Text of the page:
Version: 1.0 Last change: October 11, 2023

KLERQ – Data Transfer Impact Assessment Regarding PostMark and Intercom

This document assists KLERQ in conducting data transfer impact assessments, particularly following the “Schrems II” ruling by the Court of Justice of the European Union and guidelines issued by the European Data Protection Board. The assessment focuses specifically on data transfers to PostMark and Intercom, U.S.-based service providers.

Step 1: Describe the Intended Transfer

a) Data exporter:

   – KLERQ

b) Country of data exporter:

   – Netherlands

c) Data importers:

   – Postmark / Wildbit, LLC

   – Intercom

d) Country of data importers:

   – USA

e) Context and purpose of the transfer:

   – Postmark / Wildbit, LLC: Provides email processing services essential for delivering relevant communications as part of KLERQ’s services.

   – Intercom: Offers customer service and software usage analytics, crucial for enhancing user engagement and optimizing software functionality.

f) Categories of data subjects concerned:

   – Employees

g) Categories of personal data transferred:

   – Contact information, personal information

h) Sensitive personal data:

   – Not transferred

i) Technical implementation of the transfer:

   – Data is transferred via an encrypted connection and stored on servers in the USA.

j) Technical and organizational measures in place:

   – Detailed in KLERQ’s Information Security Policy.

k) Relevant onward transfers of personal data:

   – None

Step 2: Define the TIA Parameters

a) Starting date of the transfer:

   – 1.4.2023

b) Assessment period:

   – Three years, ending 1.4.2026, with plans to reassess the situation at the end of this period.

c) Determining the acceptable residual risk of foreign lawful access:

   – Given the nature of the data (software usage analytics and customer service communications), the probability of prohibited lawful access is assessed to be below 5%, indicating a low risk.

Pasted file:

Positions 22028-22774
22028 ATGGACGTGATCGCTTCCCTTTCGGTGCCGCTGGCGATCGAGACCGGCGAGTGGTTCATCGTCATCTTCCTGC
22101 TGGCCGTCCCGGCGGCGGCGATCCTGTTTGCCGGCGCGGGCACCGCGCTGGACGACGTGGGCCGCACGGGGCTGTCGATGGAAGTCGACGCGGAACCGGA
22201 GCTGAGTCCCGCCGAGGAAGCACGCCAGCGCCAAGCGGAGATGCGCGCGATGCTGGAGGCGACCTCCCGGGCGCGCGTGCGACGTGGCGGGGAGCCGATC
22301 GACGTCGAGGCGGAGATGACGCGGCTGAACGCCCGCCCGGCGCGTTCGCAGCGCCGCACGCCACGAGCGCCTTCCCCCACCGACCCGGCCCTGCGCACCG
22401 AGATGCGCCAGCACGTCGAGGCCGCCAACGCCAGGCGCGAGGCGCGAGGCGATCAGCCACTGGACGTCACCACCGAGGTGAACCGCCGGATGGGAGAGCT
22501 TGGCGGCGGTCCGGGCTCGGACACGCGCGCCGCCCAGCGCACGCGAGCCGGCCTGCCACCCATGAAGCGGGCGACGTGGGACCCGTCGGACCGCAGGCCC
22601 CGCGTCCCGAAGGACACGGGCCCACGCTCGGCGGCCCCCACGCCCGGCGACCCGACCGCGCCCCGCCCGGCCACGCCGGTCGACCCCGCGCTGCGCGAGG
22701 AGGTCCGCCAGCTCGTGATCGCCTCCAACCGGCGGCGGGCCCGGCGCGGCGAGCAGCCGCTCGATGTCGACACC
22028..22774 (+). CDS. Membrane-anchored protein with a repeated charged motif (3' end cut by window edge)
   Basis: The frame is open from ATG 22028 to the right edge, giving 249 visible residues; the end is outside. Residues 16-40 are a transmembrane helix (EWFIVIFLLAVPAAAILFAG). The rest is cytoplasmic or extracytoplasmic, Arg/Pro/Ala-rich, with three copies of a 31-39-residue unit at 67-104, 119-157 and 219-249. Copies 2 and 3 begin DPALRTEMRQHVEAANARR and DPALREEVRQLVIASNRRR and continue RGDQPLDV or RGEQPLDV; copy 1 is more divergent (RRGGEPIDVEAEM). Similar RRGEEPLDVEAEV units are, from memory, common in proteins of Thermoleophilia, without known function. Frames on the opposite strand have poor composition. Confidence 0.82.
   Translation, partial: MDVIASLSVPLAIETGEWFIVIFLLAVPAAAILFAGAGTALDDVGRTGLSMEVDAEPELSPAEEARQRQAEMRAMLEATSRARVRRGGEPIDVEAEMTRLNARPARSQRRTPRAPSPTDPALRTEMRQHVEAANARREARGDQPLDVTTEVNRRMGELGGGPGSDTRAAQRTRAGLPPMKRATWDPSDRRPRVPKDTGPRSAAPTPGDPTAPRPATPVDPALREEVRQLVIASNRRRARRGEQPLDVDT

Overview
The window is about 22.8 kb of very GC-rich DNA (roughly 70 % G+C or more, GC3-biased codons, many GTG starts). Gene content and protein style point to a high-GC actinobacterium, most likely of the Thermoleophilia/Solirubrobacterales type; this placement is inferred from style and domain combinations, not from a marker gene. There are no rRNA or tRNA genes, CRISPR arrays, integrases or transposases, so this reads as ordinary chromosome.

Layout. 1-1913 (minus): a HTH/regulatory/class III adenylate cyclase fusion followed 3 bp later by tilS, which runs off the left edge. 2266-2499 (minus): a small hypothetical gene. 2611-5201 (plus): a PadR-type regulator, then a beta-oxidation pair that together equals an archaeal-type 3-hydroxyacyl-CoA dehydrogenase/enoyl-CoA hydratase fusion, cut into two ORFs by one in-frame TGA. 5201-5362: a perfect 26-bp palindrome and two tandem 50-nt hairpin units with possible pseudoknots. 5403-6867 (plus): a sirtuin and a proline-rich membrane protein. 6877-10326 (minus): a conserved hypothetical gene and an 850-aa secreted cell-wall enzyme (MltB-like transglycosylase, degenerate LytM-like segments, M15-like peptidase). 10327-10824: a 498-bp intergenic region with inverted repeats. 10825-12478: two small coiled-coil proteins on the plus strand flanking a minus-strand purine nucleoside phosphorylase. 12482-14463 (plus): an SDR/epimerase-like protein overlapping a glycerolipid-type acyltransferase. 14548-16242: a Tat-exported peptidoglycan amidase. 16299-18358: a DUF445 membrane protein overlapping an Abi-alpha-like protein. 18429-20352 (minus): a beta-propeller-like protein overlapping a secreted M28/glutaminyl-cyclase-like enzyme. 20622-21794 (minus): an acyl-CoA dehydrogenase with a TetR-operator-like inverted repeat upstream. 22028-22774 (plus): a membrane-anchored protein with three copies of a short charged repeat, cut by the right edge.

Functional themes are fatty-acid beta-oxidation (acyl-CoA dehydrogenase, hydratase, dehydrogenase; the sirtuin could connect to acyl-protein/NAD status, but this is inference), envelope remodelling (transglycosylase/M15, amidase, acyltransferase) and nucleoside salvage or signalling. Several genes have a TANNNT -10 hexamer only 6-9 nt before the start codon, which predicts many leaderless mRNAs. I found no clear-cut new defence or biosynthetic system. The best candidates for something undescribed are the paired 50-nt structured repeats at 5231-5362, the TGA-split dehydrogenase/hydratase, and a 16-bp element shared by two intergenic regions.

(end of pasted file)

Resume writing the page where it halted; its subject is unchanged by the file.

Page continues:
d) Target jurisdiction for which the TIA is made:

   – USA

e) Relevant local laws considered:

   – Section 702 of the Foreign Intelligence Surveillance Act (FISA), Executive Order 12333, and Presidential Policy Directive 28 (PPD-28).

Step 3: Define the Safeguards in Place

a) Feasibility of transferring to a whitelisted country instead:

   – Postmark and Intercom: Not feasible due to technical, practical, and economic reasons; services must be based in the US for effective operation.

b) Personal data transferred under one of the exemptions pursuant to applicable data protection law:

   – No exemptions apply; transfers are protected under Article 46 GDPR, utilizing EU Standard Contractual Clauses.

c) Is the data transmitted to the target jurisdiction in clear text:

   – All transmitted data is encrypted end-to-end.

d) Is the data accessible in clear text by the data importer or a third party in the target jurisdiction:

   – Yes, to provide the intended services, access to data in clear text is necessary, making foreign lawful access technically possible.

e) Is the personal data protected by a transfer mechanism approved by the applicable data protection law:

   – Yes, through EU Standard Contractual Clauses, ensuring compliance to the extent permitted by US law.


Step 4: Assess the Risk of Prohibited Lawful Access in the Target Jurisdiction

The assessment concludes that the overall risk of prohibited lawful access is acceptably low, at about 5%. This low probability ensures compliance with EU data protection standards, and the data transfer can proceed under these conditions. KLERQ will reassess the risk by 1.3.2027 or earlier if significant legal or circumstantial changes occur. This assessment is based on internal legal analysis, public documentation, and statistics, confirming the security and compliance of the data transfer process.